An airman in the U.S. Air Force covers military trucks with camouflage netting.

Photo courtesy United States Military

Disguise and Decoy

In the last section, we saw that camouflage material helps soldiers blend in with their environment so the enemy won't detect them. But in modern warfare, hiding individual soldiers is often of secondary importance. Since World War I, opposing forces have used aircraft to seek each other out from the air. In order to hide equipment and fortifications from these "eyes in the sky," ground forces have to use camouflage on a larger scale.

Since World War II, almost all U.S. military equipment has been colored in dull green and brown colors so it blends in with natural foliage. Additionally, soldiers almost always carry camouflaged netting and chicken wire, which they can throw over military vehicles to conceal them better. Soldiers are also trained to improvise camouflage by gathering natural foliage from an area and covering tanks and other vehicles. Using these means, Allied and Axis forces in World War II camouflaged tanks, jeeps, planes, guns, manufacturing plants and entire army bases.

A Republic of Korea Army soldier camouflages his tank with tree branches as part of a battle-simulation exercise.

Photo courtesy United States Military

Camouflaging warships has proved more difficult because they are always floating on a wide background that has a uniform color. In World War I, military forces realized that there was no way to make ships "blend in" with the surroundings, but that there might be a way to make them less susceptible to attack. The dazzle camouflage design, developed in 1917, accomplishes this by obscuring the course of the ship (its direction of travel). The dazzle design resembles a cubist painting, with many colored geometric shapes jumbled together. Like the mottling in camouflage wear, this design makes it difficult to figure out the actual outlines of the ship and distinguish the starboard side from the port side. If submarine or ship crews don't know which way a ship is moving, it is a lot harder for them to accurately aim a torpedo.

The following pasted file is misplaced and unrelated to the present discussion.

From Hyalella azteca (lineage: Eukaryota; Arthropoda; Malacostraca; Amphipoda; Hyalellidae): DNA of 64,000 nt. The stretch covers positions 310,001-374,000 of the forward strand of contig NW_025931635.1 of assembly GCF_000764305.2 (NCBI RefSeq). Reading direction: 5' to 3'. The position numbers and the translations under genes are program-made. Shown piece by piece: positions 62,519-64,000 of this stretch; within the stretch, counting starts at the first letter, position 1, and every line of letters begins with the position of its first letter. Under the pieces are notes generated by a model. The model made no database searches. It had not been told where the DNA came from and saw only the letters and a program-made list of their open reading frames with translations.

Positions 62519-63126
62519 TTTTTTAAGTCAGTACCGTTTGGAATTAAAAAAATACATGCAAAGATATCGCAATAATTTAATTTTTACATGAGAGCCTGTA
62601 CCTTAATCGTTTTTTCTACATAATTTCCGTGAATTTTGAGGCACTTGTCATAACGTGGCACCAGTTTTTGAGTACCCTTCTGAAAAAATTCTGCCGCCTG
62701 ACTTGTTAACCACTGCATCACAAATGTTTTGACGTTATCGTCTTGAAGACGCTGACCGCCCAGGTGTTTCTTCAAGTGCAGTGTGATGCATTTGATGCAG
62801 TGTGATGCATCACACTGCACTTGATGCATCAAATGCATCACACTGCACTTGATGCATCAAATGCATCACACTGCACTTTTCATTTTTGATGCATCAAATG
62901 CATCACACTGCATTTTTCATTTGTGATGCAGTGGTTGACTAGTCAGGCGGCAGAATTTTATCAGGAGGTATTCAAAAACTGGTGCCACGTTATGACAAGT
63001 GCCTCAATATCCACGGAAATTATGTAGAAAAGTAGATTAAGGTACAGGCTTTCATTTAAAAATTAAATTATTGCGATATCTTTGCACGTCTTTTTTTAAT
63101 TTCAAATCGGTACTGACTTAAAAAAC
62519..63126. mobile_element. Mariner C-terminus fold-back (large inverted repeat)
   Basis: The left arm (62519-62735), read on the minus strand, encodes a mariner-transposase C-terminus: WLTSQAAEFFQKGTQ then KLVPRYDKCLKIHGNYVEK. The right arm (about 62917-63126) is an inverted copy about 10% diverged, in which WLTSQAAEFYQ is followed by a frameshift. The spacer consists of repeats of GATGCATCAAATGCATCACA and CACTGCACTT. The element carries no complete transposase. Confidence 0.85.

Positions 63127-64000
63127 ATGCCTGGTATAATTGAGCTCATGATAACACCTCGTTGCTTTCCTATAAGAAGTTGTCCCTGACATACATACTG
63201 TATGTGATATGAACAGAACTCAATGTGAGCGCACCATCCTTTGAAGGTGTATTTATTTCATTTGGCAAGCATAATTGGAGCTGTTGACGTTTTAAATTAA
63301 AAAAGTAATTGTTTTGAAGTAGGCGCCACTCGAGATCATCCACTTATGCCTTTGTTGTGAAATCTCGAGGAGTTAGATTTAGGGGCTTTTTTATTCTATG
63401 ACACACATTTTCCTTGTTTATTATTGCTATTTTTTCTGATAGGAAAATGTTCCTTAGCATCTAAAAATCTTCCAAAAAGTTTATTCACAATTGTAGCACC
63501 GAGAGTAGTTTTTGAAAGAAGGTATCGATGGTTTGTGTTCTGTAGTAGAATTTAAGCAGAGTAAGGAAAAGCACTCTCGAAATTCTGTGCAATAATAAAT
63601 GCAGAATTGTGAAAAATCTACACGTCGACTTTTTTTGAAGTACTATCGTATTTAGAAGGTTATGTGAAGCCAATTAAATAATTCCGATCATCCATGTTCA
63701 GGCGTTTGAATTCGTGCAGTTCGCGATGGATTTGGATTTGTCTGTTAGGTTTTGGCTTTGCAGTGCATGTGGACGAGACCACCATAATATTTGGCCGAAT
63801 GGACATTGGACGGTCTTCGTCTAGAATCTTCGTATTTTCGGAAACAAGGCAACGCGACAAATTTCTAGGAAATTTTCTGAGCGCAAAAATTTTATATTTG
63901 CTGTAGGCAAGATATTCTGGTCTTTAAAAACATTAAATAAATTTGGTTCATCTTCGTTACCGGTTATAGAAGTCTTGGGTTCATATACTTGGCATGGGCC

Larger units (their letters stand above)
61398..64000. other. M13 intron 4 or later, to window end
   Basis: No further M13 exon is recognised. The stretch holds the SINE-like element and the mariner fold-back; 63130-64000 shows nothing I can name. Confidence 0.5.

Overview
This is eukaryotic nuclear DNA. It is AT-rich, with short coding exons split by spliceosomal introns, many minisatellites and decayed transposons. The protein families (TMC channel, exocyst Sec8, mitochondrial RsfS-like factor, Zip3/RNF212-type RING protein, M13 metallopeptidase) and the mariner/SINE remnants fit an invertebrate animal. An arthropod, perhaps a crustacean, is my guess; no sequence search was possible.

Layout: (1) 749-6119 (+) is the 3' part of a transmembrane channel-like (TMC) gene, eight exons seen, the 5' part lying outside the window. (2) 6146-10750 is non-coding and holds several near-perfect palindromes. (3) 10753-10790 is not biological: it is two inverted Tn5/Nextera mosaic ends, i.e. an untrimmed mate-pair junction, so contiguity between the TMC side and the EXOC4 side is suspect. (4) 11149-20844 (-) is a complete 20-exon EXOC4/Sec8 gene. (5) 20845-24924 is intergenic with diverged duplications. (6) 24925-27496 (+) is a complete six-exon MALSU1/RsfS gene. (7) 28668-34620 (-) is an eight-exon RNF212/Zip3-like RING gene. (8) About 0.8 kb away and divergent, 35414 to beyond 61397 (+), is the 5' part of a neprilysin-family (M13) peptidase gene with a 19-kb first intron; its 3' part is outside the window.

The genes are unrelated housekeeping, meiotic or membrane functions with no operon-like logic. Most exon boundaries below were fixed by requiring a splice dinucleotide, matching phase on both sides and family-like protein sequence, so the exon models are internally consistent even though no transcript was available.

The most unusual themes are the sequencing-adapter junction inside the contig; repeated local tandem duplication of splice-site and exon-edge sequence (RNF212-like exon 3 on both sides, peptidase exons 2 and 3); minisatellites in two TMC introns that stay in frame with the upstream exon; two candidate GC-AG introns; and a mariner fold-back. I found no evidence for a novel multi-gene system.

Militaries also make extensive use of decoys as a means of camouflage. Unlike traditional camouflage, the purpose of decoys is not to conceal forces and equipment, but to divert the enemy from their locations. In the Battle of Britain, Allied forces set up more than 500 false cities, bases, airfields and shipyards, consisting of flimsy structures that resembled actual buildings and military equipment. These remarkable dummies, built in remote, uninhabited areas, significantly diminished the damage to actual cities and fortifications by causing the Axis forces to waste their time and resources.

HMS Belfast, a British ship that served in World War II, is now a floating museum on the River Thames in London. The ship is painted with a variation on the classic "dazzle" camouflage scheme.

Photo courtesy United States Military

This sort of camouflage is still used today, to good effect. Many modern equipment decoys have advanced pneumatic systems, which give them the movement you would expect to see in real equipment. Traditional camouflage is also used today, but it is not always effective. As we'll see in the next section, modern technology makes it much easier for your enemy to find you, no matter how well you blend in with the colors of your surroundings.